I've sewn since I was 11, so about 60 years. In the past I've owned good machines but the last one that I had for about 20 years was not a good machine. It was a basic Singer. I wasn't sewing all that much. I had always made clothes and the main reason was to save money, but over the last 30 years that has become less and less possible. Clothes just don't cost as much as they used to in real dollars, and to some extent in actual dollars as well. I'd done some machine piecing and a bit of machine quilting, but I was working and wasn't all that well, and just did not have the energy for much of that. The sewing machine finally got put up into the attic. It gets hot in a California attic. I doubt it did the machine much good.
In April 2011 I bought myself a gently used machine for my birthday. It wasn't a top of the line model, but it wasn't a bad machine either. It was superior to the previous Singer even when that machine was new. It was also a modern computerized machine. I liked it a lot and began to try stuff out. I literally had to relearn how to sew, and for most of the rest of 2011, that is what I did.
Here is the Tempo sitting on an old folding table and doing some very basic four patches.
I knew how to hand piece and hand quilt. I'd started machine piecing on that old Singer. One of the last projects I made in California was the RIME Quilt, a friendship quilt based in one of the conferences of the old echoed nets, from before the Internet. It got stopped and restarted multiple times. I finally finished putting it together on the Tempo and hand quilted it. It is probably the last thing I will hand quilt. I no longer have decades available to finish projects.
I moved into projects that were just a bit harder to do. I fell in love with this kind of braid and made several things using the pattern. This color scheme was very unusual for me. These are mostly fabrics from several scrap bags my local quilt store sells. I love scrappy looks, but when you don't have a stash that isn't all that easy to come by.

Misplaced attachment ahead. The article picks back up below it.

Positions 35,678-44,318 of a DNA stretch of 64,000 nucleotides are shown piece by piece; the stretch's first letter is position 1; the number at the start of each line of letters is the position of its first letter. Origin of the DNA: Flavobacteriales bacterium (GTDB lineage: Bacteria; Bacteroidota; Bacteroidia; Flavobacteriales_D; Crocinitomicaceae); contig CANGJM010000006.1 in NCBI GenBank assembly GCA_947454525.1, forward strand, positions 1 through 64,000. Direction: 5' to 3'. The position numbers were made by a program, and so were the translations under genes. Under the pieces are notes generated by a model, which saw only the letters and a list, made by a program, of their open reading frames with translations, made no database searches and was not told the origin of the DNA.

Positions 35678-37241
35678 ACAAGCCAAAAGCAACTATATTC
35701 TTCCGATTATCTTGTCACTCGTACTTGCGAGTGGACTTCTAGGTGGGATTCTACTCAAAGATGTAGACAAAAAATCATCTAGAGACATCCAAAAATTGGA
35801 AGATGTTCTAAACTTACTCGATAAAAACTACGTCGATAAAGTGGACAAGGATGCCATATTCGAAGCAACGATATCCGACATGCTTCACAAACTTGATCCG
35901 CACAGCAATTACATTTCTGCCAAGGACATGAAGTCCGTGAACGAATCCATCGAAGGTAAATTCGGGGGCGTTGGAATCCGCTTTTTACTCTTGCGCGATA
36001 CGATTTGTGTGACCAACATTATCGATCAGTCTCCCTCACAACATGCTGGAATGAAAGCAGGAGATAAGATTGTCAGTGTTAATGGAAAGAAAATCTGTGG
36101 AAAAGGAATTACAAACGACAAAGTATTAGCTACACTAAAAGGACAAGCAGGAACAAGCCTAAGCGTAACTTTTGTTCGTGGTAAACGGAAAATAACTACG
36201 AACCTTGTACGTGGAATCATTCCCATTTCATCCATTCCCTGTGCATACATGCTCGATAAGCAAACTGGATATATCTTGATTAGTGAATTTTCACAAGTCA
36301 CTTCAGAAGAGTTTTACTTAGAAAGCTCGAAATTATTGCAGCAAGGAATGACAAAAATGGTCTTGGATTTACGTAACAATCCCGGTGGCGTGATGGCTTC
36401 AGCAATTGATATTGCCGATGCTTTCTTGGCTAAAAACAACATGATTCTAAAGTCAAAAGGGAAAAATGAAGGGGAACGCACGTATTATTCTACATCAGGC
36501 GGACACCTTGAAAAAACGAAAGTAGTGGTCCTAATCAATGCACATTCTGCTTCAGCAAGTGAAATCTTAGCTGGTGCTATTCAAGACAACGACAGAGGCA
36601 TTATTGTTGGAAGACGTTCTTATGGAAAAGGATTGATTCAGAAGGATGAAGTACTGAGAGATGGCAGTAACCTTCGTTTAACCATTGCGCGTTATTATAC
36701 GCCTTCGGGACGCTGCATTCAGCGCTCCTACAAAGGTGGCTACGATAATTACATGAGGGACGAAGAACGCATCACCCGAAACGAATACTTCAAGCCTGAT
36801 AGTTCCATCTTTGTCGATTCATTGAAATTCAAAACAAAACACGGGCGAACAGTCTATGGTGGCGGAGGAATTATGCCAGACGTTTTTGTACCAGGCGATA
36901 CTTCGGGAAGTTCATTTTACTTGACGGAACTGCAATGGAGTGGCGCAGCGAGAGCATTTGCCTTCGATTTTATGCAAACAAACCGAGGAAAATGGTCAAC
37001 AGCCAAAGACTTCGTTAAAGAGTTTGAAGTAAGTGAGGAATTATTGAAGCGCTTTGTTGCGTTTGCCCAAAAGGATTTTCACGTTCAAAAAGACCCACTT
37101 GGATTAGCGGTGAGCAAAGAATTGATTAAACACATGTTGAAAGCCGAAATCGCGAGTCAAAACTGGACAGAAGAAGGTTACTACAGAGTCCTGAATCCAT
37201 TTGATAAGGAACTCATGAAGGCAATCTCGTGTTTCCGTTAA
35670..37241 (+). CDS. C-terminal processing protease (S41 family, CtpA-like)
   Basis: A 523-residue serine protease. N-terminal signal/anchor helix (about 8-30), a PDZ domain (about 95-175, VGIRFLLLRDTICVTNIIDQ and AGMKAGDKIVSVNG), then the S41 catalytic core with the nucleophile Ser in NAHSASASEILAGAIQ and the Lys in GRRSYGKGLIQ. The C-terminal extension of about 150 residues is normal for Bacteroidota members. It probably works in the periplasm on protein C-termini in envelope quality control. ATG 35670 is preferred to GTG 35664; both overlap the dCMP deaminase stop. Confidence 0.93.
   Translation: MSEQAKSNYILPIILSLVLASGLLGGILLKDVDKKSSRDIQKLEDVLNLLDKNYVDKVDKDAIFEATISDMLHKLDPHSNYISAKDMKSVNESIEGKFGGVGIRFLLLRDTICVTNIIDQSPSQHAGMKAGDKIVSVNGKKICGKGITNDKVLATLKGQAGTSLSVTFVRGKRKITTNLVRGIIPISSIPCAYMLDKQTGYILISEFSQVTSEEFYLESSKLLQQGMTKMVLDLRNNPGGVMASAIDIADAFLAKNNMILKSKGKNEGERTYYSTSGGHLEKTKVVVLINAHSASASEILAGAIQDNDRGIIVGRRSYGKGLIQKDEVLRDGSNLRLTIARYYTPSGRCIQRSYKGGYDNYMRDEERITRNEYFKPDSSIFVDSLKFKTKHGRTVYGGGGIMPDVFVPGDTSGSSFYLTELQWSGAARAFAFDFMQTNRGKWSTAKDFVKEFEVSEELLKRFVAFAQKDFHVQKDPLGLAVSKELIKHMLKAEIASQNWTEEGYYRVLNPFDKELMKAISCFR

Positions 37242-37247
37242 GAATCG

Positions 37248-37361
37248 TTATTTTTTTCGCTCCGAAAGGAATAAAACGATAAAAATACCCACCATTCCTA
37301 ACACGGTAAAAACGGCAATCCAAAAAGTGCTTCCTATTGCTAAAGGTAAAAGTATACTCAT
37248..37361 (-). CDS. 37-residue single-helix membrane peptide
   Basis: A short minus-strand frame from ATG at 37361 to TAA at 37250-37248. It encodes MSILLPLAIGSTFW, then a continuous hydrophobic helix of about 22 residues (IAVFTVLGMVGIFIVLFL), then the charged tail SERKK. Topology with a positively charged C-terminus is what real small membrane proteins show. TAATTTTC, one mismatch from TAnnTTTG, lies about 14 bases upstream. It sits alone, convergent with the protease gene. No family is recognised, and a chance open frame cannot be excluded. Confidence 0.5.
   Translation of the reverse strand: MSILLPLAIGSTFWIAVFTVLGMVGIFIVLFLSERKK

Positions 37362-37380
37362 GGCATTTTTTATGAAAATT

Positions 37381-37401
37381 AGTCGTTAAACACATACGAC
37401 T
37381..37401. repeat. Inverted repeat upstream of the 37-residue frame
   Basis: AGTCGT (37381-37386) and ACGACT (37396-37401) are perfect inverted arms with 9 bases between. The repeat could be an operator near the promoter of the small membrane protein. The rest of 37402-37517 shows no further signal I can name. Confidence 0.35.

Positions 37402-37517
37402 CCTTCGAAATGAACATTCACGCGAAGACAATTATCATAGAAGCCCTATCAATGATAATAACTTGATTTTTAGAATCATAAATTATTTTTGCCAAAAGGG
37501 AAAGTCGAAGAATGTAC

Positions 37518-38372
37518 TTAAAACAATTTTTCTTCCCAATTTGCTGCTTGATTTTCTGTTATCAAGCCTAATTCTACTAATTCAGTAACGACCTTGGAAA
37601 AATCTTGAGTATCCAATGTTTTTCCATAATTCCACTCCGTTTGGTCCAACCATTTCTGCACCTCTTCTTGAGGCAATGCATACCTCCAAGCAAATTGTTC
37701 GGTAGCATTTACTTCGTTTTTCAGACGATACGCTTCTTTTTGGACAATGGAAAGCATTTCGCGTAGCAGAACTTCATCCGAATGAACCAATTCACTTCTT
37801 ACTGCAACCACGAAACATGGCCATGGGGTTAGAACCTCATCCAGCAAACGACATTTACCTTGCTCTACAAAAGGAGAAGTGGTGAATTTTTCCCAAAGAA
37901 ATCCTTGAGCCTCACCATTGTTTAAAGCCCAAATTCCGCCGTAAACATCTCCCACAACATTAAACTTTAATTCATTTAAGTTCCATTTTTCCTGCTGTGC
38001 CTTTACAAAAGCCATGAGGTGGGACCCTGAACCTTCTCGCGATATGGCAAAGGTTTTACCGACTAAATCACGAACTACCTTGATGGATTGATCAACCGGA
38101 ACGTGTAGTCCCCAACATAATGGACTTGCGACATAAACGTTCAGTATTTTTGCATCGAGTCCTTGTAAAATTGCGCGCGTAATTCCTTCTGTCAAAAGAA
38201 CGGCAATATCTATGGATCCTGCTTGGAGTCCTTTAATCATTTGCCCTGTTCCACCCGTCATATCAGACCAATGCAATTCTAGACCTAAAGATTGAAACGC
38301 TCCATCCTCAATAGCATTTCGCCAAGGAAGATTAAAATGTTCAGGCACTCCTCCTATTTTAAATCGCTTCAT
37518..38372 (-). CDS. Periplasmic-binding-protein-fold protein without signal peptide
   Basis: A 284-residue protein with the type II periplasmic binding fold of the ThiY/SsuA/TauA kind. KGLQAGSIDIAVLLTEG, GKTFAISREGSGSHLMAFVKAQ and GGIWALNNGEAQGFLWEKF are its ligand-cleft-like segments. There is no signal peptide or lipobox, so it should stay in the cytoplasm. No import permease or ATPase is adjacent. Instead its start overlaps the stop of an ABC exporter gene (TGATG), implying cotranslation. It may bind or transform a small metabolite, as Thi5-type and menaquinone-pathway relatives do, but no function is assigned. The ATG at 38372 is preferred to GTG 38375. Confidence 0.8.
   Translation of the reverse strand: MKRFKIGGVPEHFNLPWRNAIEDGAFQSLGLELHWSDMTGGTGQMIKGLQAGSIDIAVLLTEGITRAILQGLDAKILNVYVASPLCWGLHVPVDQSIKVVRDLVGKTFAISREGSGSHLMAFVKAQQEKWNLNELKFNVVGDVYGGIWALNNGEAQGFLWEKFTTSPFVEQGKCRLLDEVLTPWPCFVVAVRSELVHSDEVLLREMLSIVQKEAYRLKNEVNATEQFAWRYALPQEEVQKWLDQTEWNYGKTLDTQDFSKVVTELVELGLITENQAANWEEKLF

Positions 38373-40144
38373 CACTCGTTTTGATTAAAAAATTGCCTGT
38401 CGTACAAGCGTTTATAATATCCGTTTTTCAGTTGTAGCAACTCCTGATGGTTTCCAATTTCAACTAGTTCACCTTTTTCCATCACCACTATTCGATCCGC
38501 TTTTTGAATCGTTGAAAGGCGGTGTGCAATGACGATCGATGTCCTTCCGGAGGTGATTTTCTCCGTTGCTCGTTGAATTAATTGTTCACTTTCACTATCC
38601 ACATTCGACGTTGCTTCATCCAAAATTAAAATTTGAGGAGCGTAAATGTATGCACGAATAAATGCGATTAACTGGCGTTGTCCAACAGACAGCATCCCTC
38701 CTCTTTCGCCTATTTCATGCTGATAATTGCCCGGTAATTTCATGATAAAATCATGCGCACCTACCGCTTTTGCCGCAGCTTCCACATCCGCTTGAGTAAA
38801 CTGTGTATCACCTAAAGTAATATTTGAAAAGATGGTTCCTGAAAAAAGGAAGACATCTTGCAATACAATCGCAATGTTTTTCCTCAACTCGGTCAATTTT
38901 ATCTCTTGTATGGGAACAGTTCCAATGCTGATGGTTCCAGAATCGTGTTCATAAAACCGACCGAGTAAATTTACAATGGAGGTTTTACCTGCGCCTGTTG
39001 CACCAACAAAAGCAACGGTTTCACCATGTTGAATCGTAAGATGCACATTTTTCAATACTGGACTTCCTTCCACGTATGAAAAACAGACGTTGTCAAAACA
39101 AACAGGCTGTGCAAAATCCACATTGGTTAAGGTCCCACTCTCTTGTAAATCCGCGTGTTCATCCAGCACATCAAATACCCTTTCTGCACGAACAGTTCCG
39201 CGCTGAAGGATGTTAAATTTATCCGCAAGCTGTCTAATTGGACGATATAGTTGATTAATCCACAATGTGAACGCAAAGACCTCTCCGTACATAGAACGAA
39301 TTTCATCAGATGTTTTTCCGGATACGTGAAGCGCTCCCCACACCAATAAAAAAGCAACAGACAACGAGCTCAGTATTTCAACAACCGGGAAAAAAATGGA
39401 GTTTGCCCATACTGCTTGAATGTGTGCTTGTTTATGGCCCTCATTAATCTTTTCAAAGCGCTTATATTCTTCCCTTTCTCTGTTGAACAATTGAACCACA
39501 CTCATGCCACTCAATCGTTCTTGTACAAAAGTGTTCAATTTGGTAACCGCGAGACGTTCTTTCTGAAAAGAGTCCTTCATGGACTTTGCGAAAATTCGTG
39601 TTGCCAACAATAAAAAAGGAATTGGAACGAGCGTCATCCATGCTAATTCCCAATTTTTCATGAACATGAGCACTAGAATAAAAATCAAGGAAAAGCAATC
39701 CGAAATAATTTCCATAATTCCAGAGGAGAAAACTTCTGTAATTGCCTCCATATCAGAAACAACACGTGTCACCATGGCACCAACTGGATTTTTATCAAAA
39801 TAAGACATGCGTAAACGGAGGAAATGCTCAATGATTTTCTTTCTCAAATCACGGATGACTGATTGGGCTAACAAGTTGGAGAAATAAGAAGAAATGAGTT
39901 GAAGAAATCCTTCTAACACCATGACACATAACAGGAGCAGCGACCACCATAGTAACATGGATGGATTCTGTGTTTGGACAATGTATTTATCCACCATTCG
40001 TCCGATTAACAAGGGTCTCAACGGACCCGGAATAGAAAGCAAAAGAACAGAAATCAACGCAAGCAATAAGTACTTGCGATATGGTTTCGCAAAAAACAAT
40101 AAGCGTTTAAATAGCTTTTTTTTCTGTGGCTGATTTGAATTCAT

I took some Craftsy classes and tried out a lot of different techniques.
I learned how to quilt in the ditch with a walking foot from two of the classes.
I did some blocks from a Civil War block class that were extremely traditional. The idea was precision machine piecing, and to some extent I succeeded, and to some extent I did not succeed.
I've got 4 or 5 blocks in this colorway. I'm not sure what I'm going to do with them, but it won't be a bed sized traditional sampler quilt.
I made art quilts using techniques from more than one of the classes. And started doing some free motion quilting and even more walking foot quilting.
I learned fusing from Art Quilt 101.
I took Stupendous Stitches and tried out couching and designs from my sewing machine and hand stitching all on one piece.
I made two of them and started a third, still unfinished. And I combined techniques from both classes and added in some ribbon embroidery on a project I designed myself.
I made a bed scarf using a ruler I'd bought at a Quilt Show and did the walking foot stitch in the ditch quilting and put it aside until I'd gotten more experience in free motion. I made pillows and used free motion to quilt those. I tried some improvisational piecing making one of the pillows and used my last strip of braid piecing on the other. I tried more improvisational piecing on my Cross Quilt. I finally felt ready to try the Class Project Quilt from Beyond Basic Machine Quilting.
Both of those are quilted, but they aren't bound. I needed to relearn how to bind a quilt.
Earlier this year I bought an upgraded computerized sewing machine. It was obvious that I was going to be sewing quite a bit, so it made sense to get a good machine. I'm really happy with it and it has the advantage of a much larger area to stuff a quilt into when you are machine quilting.
I'm so glad Leah Day suggested that we look over what we accomplished this year. I really did not recognize just how much I had done, and how much I'd learned.